Thursday, March 19, 2020

Art Intimates Art

Trumpeter and composer Jason Palmer continues to go from strength to strength.  Over the past decade, he's produced 10 fine albums for Steeplechase Records with one for Whirlwind Recordings as well.  Palmer has also recorded and performed with tenor saxophonist Noah Preminger for six albums over the five years.  Last year, Giant Step Arts issued "Rhyme and Reason", a splendid quartet session with tenor saxophonist Mark Turner, drummer Kendrick Scott, and bassist Matt Brewer recorded live at The Jazz Gallery in New York City. Both Turner and Scott are longtime associates with the trumpeter having appeared on his second Steeplechase album, 2011's "Here Today."

They are both back for his latest Giant Step Arts venture "The Concert: 12 Musings for Isabella"––joining them are bassist Edward Perez (who appeared on the 2011 CD) and vibraphonist Joel Ross.  The new double-CD pays tribute to 10 paintings and two pieces of ornamental art that were stolen (and have never been recovered) in the March 1990 robbery of the Isabella Stewart Gardner Museum in Boston, MA (in fact, the album was released on the 30th anniversary of the event - March 18).  For his blog, Palmer wrote an extensive piece on the program and it's well worth reading even if you do not listen to the music; of course, the writing helps even more if you listen to the pieces.  Like his previous Giant Step album, this was recorded live, this time at the Harold S. Vanderbilt Penthouse at the Intercontinental New York Barclay.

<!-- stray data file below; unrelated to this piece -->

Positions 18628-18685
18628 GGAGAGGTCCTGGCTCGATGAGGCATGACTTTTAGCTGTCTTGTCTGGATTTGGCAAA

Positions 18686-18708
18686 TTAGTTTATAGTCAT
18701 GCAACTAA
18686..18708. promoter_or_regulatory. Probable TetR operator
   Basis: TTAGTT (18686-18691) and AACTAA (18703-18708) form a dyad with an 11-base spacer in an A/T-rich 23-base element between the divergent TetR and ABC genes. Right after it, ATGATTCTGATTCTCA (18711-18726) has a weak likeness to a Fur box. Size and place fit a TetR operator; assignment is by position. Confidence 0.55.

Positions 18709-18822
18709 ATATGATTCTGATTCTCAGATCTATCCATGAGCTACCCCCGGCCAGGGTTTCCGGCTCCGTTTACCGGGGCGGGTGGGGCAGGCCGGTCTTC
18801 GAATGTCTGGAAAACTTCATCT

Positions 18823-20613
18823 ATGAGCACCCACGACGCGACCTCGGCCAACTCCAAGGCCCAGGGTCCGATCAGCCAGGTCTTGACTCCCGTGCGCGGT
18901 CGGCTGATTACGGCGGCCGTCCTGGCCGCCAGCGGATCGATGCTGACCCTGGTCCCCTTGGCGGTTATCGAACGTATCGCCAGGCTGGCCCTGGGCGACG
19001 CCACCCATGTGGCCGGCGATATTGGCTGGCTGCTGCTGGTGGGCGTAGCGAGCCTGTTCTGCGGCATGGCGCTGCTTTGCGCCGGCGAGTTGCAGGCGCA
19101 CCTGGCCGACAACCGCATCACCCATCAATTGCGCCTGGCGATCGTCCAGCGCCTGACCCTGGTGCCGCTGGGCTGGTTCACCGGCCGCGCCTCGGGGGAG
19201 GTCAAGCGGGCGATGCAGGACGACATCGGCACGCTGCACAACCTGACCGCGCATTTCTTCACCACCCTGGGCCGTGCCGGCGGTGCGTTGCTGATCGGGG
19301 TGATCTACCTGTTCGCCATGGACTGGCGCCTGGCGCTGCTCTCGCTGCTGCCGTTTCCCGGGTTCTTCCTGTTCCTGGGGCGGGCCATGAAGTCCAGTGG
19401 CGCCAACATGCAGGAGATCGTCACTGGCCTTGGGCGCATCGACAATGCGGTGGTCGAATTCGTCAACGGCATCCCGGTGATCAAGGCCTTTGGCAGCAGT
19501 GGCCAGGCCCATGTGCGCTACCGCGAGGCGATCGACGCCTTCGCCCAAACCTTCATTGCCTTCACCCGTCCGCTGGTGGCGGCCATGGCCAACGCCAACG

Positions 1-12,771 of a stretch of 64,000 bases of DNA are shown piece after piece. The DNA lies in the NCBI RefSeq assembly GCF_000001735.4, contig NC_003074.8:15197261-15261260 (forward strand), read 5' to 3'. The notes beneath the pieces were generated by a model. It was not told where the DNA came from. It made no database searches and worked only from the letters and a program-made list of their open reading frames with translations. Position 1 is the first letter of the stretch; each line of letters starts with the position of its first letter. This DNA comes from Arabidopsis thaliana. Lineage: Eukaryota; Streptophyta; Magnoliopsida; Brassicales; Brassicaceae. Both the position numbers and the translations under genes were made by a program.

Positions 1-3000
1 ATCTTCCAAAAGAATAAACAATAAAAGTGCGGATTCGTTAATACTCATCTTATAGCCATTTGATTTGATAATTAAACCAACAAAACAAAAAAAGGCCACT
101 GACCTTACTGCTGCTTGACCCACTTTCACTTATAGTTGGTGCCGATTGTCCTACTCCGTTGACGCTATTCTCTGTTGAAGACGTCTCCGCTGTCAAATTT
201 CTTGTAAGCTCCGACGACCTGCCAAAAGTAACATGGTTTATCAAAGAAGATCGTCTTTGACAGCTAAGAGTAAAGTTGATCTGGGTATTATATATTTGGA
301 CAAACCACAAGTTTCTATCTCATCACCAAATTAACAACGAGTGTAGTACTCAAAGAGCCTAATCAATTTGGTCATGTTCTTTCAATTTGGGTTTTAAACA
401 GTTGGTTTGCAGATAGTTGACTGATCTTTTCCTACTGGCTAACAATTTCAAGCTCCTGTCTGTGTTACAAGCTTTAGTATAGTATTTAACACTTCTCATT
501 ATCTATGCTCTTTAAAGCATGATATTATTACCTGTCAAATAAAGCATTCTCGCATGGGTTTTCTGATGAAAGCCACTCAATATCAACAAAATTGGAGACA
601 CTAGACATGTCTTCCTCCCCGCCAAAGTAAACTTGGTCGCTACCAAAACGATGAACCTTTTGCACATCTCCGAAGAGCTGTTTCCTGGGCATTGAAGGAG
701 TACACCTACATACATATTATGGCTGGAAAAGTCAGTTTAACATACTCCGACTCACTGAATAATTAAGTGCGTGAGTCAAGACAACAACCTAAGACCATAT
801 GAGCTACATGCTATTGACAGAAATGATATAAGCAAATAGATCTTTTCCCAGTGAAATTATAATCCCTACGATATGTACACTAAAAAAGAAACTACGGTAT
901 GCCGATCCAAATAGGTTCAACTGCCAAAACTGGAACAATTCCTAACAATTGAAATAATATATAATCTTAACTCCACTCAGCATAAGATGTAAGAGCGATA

Painting: Rembrandt (1633)
The program begins with "A Lady and Gentleman in Black" (the image to the left); everything that is impressive about the album is laid out within five minutes, from the brilliant drum to the melodic, percussive, bass lines to the crisp, clear, trumpet to the handsome, post-bop tenor sax.  The critical element, besides the excellent writing, is the Joel Ross, the sound of this vibes, how he "colors' the music, his counterpoint, interactions with Scott, and his deceptively inventive solos.  Label owner and co-photographer Jimmy Katz engineered the session and mixed it with Dave Darlington––they expertly capture the quintet's sounds so you can hear all the different voices clearly.  Only one of the 12 tracks is under eight minutes long with seven running more than 11 minutes.  Nevertheless, it's such a pleasure to hear this intelligent music that one finds listening to one disk in one sitting is hardly a chore and to both time well spent.